It just really seems that the book is intended as entertainment, and is fictional in nature. She authored it pseudonymously pretending it to be a real memoir, much as Frank Baum maintained that Oz was a real country whose history he was relating, or as David Handler insists the character Lemony Snicket authored all of his children’s books. It’s scandalous to read precisely because she’s pretending it to be real, and otherwise there’s no reason that anyone would bother to read it as, successful though she may be (have been?) as a lawyer, her prose is pretty much terrible.
I’m also not sure why a school would fire a professor for allegedly authoring an anonymous book wherein the narrator pretends to have psychological disorders that the author pretty clearly does not have.
I think I’m taking this far too seriously… :P
I don’t think she’s a sociopath either. Looks like you and me are in agreement with Dr. Phil on that one. (Not sure what to make of that…)
I guess the only difference is that I think this book really was intended to be taken seriously as non-fiction. It’s being marketed and reviewed as a serious work of non-fiction, so if ti was intended as entertainment I think the message got seriously lost. I view it not as intentional entertainment, but as unintentionally bad non-fiction. My suspicion is bolstered by the impression that she didn’t expect to be uncovered so easily, nor is she happy to be losing her job for the sake of publishing a book that I don’t suspect will anywhere compensate for the lost income and job security.
My impression, based on the first article, was that M. E. Thomas was egotistical and not particularly bright. So far: I’m sticking to that theory.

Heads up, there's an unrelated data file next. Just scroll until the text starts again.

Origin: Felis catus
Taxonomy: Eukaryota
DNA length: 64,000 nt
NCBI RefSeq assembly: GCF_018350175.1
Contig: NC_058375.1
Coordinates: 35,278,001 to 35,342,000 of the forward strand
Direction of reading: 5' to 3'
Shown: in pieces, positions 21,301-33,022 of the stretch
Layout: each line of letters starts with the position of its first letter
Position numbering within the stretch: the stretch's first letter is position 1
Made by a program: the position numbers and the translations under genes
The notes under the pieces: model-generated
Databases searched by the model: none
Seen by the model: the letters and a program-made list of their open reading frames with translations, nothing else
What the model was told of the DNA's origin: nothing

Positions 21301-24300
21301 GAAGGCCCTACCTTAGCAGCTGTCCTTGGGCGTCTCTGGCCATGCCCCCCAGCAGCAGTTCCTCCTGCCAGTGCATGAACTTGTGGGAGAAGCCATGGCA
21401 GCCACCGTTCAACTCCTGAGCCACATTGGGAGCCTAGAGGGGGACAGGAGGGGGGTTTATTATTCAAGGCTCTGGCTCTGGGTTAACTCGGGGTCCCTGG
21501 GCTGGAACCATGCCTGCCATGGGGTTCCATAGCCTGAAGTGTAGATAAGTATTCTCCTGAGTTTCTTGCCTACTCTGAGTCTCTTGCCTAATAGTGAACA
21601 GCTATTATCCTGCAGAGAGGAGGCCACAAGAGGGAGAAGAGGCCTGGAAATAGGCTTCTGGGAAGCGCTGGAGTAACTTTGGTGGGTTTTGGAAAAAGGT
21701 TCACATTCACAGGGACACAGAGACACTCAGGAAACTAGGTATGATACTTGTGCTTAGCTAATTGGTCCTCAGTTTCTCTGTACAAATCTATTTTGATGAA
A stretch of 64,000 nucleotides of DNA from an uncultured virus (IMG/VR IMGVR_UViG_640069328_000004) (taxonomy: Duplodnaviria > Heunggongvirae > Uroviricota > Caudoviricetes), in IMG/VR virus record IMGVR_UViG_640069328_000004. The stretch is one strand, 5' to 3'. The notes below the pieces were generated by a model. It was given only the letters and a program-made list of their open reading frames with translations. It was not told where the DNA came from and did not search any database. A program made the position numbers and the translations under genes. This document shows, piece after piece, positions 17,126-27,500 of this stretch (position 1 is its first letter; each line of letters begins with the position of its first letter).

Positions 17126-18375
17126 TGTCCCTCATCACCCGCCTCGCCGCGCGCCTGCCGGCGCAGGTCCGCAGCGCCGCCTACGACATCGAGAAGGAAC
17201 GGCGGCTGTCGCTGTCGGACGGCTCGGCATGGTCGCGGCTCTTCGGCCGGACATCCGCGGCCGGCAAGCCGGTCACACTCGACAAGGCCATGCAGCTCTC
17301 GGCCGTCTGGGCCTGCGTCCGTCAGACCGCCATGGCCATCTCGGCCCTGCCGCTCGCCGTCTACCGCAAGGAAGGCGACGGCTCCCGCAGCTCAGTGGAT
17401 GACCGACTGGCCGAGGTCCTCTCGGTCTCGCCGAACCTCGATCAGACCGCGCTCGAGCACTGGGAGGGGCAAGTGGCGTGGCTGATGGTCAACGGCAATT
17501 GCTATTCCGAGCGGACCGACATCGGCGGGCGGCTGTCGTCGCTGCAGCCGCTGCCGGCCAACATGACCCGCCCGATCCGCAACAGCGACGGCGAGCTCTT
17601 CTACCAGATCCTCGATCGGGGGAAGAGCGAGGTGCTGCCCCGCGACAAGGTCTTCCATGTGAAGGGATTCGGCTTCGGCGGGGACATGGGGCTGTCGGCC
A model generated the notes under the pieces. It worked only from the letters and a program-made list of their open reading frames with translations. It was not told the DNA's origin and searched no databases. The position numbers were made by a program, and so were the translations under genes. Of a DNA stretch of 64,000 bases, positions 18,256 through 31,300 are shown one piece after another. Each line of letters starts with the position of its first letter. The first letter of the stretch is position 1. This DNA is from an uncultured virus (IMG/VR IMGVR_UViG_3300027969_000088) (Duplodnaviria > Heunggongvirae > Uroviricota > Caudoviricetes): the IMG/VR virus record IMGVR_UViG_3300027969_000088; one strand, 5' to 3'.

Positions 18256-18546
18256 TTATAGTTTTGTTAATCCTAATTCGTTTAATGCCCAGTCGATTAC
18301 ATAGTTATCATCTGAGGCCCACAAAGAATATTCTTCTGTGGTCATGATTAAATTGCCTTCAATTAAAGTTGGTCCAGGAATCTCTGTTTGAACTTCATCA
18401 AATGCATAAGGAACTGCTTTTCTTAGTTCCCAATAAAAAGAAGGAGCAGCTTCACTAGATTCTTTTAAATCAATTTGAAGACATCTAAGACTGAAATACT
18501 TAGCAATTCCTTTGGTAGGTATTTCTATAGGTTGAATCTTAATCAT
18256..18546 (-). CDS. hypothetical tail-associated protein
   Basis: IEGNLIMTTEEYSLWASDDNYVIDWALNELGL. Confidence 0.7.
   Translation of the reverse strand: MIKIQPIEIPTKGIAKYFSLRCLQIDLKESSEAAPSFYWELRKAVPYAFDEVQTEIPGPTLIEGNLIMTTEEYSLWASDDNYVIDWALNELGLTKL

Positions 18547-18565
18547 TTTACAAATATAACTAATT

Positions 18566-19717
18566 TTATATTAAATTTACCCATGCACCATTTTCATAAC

(It’s remarkable, on a slide tangent, how many people take advanced degrees as an indication of intellectual capacity, when the two are really not that related at all. I mean, unless your degree is in something intrinsically taxing like math or physics, you’re degree just means that you went, paid your dues, and got processed through the system. Not much more than that. It’s really sad, the false sense of elite stature these degrees seem to confer on people.)
I’m sure it is being marketed and reviewed that way. I’m just saying, whether this is or is not a work of fiction, the marketing tactic would be the same: publish anonymously, list it as non-fiction, have Psychology Today run an excerpt, don’t let people find out you wrote it. Marketing the book as a work of fiction, whether it is or is not, will get rid of about half of the interest in it.
And to your tangent, yeah. I’m fairly upset, actually, by the number of people going to “graduate school” to get professional degrees or whatever. Apparently it is now necessary to have a masters degree to teach kindergarten? “Grad school” is college, college is high school, high school is being babysat; let’s just take what is now college, and make THAT high school, and thus solve the problem. And I use scare quotes for “grad school” because the business school here includes a three hour “graduate” elective titled “Microsoft Excel Spreadsheets” at the 8000 level. Frankly, if you’re not studying an actual academic discipline, then you’re just paying money and time to get resume coupons, and in the process cheapening everyone else’s educations.
I finished reading this book the other day, and I spent most of it laughing out loud. If she was diagnosed as a sociopath? That doc needs to go back to school. I think she is manipulative, and she has a dream to be a sociopath, and I think she believes herself to be overly intelligent. It was simply ridiculous.
I picked up this book, because I read that quote you wrote about in a magazine, and I feel like she screws Mormon doctrine to her liking to justify her need to be manipulative – that, and shock value for the book. I also agree with your anti-Mormon idea, that they will feed off of this book.
Great article! I went online to see if anyone else felt the way I did. Good to know I’m not alone.
I’m pretty sure that’s the reaction I’d have had from actually reading the book as well!
Yeah, it’s a shame. Every religion (every large group of people, even) has their wack-a-doos. This is one of ours, I guess.